It was a fried chicken sort of Sunday.
I like to cook on Sundays, and one of the highlights of my week is deciding what to fix for the big meal.
I know what you’re thinking. You’re thinking that if picking a Sunday meal is a highlight of my life, perhaps I should try to scrounge up a few bucks and buy a life.
You might have a point.
If there is a meal that says “Sunday,” it’s fried chicken. At least that’s the way it was when I was growing up.
Fried chicken on Sunday was pretty much a middle-class standard when I was a kid. Fried chicken was the Sunday meal of choice when my parents grew up, and it was the Sunday meal of choice when their parents grew up. I’m not sure if the chicken or the egg came first, but I’m pretty sure fried chicken on Sunday came third.
A few years ago, I wrote a column about my dad’s hometown of Fredonia, Kan., and mentioned fried chicken on Sunday. A woman who grew up in Fredonia called me later and said, “When you mentioned fried chicken on Sunday, I knew your dad was from Fredonia.”
Some time ago, I came across a collection of fried chicken recipes online and saved them. On Sunday, I dialed up the recipes and zipped through a few. One called for soaking the chicken in buttermilk for a few hours, and another specified that the chicken be fried in Crisco, and I decided to give both ideas a try.
We didn’t have any buttermilk because ... well ... I always thought buttermilk was disgusting, so I drove to the large, 24-hour retail store in our town. When I got back and poured the buttermilk into a bowl, it didn’t so much pour out as ooze out. I took that as a bad sign.
“Is buttermilk supposed to ooze?” I asked my wife.
“No,” my wife said.
“Then I think I bought some bad buttermilk,” I said.
“Take it back,” my wife said.
The problem was I didn’t want to go back to the store. I think they do that on purpose. They make it so hard to shop there that you think twice about going to the trouble of returning something. Actually, I didn’t even have to think twice. I thought once and decided I wasn’t going back to the large, 24-hour retail store in our town.
Thankfully, my wife remembered that adding lemon juice to regular milk works as a substitute for buttermilk, thus saving me a trip back to the store.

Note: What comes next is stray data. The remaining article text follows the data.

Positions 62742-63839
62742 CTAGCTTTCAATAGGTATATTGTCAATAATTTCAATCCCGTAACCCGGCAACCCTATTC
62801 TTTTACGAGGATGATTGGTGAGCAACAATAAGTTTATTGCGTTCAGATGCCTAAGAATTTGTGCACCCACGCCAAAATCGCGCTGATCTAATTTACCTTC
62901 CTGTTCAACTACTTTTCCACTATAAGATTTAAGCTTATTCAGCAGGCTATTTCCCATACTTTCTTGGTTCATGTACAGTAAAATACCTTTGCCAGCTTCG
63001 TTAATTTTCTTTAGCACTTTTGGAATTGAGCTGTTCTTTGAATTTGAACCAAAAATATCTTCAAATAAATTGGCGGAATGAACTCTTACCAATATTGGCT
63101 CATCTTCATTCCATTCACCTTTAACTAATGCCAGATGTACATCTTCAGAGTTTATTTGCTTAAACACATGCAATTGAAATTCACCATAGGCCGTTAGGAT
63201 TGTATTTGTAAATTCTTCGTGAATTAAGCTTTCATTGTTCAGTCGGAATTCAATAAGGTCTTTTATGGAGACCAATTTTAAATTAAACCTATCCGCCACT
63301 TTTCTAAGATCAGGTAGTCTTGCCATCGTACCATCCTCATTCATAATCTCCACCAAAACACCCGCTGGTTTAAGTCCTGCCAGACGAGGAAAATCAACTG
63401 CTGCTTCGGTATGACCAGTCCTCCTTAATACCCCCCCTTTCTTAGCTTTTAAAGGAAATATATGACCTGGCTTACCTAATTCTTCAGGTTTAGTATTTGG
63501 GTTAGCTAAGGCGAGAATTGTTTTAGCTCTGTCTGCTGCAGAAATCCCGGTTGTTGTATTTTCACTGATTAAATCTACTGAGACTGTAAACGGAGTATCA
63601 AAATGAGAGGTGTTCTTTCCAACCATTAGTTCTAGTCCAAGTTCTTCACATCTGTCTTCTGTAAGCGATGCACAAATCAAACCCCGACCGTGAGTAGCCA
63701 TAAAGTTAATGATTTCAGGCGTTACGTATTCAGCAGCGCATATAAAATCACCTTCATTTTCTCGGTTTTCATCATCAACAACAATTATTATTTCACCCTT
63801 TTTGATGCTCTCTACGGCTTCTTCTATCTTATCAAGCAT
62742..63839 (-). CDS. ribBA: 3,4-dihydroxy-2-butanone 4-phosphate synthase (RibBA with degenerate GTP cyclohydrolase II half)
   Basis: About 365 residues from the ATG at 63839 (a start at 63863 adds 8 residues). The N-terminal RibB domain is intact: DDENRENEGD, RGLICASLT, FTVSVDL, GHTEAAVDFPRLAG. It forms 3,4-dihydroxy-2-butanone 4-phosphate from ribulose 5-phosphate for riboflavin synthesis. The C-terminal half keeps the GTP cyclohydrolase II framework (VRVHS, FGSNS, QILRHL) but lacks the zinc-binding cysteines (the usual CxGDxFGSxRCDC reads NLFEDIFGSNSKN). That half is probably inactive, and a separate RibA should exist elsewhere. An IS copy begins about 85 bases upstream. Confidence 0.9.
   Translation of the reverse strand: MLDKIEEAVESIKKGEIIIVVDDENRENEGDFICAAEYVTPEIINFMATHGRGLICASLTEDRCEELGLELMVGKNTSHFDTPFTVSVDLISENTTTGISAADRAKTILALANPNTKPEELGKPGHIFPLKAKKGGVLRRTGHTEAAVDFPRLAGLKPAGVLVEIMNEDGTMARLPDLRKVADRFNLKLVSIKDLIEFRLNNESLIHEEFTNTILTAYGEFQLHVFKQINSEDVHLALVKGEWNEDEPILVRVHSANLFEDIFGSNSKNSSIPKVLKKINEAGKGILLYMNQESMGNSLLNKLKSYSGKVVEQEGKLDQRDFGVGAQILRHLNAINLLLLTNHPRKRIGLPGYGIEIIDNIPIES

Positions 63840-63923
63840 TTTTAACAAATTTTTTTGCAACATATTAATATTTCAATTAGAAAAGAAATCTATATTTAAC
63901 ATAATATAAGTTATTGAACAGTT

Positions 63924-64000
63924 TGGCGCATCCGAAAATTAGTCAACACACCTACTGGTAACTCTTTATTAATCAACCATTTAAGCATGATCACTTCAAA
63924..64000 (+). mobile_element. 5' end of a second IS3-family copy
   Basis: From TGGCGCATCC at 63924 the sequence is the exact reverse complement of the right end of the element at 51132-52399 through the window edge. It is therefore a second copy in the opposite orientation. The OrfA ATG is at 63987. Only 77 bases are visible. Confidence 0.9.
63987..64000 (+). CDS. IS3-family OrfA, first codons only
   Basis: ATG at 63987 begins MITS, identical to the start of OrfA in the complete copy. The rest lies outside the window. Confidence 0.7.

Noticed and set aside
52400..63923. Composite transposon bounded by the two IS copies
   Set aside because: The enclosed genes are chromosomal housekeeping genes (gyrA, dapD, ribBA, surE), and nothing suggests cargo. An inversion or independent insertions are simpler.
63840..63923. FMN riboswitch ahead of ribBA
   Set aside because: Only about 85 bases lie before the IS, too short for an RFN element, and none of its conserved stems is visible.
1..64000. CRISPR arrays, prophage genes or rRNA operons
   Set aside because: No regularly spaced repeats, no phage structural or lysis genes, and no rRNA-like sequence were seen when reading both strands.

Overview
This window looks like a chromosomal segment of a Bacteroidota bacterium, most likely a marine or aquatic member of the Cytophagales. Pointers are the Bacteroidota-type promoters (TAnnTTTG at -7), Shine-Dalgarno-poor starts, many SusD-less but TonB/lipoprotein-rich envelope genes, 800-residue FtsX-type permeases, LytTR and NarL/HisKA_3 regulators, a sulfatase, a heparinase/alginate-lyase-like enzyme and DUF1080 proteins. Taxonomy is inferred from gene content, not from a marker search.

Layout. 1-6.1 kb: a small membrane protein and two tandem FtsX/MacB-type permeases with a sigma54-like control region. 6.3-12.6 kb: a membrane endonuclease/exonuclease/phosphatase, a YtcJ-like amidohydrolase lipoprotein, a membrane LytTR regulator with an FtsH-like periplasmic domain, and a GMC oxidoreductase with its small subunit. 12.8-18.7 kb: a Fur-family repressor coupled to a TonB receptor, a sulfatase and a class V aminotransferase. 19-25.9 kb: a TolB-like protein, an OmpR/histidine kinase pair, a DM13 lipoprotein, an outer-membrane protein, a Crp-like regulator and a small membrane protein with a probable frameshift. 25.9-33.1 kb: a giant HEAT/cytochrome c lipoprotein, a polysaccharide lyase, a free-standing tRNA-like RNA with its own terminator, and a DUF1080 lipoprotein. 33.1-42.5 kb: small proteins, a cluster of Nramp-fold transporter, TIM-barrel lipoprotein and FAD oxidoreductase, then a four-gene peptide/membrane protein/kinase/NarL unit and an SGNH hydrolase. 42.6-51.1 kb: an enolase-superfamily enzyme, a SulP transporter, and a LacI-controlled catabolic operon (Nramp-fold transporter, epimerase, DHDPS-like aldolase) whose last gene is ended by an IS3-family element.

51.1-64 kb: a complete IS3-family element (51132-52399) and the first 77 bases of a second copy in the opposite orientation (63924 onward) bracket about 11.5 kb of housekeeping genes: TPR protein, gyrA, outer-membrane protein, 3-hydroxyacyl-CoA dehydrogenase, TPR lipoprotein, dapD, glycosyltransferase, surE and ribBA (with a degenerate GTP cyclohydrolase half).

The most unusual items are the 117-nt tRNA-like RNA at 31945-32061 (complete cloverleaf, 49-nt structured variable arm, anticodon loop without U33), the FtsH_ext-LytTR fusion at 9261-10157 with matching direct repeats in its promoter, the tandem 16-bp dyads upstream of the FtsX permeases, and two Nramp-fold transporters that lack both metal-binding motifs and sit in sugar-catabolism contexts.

I fixed up the faux buttermilk, poured it over the chicken, put the bowl in the refrigerator, grabbed a beer out of the refrigerator and sat down to watch the St. Louis Cardinals game on TV.
While I was watching the game, my wife was in the backyard planting stuff in her herb garden, and our 15-year-old daughter, Emma, was sitting in our porch swing reading.
“I should stop watching this game and go out and enjoy this beautiful Sunday afternoon with my family,” I told myself.
Myself didn’t say anything for a few seconds and then started laughing. “HAHAHAHA,” myself said to me. “You almost had me for a second.”
When the game ended, it was time to fry the chicken. While I fried it, I put some biscuits in the oven to have with the mashed potatoes and gravy that I also fixed. I suppose you could prepare fried chicken and not fix mashed potatoes and gravy, but I also suppose you could stick a lit cigar up your nose, and I wouldn’t do that either.
All in all, it was a pretty great Sunday. I got to have fried chicken, mashed potatoes and gravy, the Cardinals won, and I had to make only one trip to the large, 24-hour retail store in our town.
DO YOU HAVE AN IDEA for Mike Pound’s column? Call him at 417-623-3480, ext. 7259, or email him at firstname.lastname@example.org. Follow him on Twitter @mikepoundglobe.
It was a fried chicken sort of Sunday.
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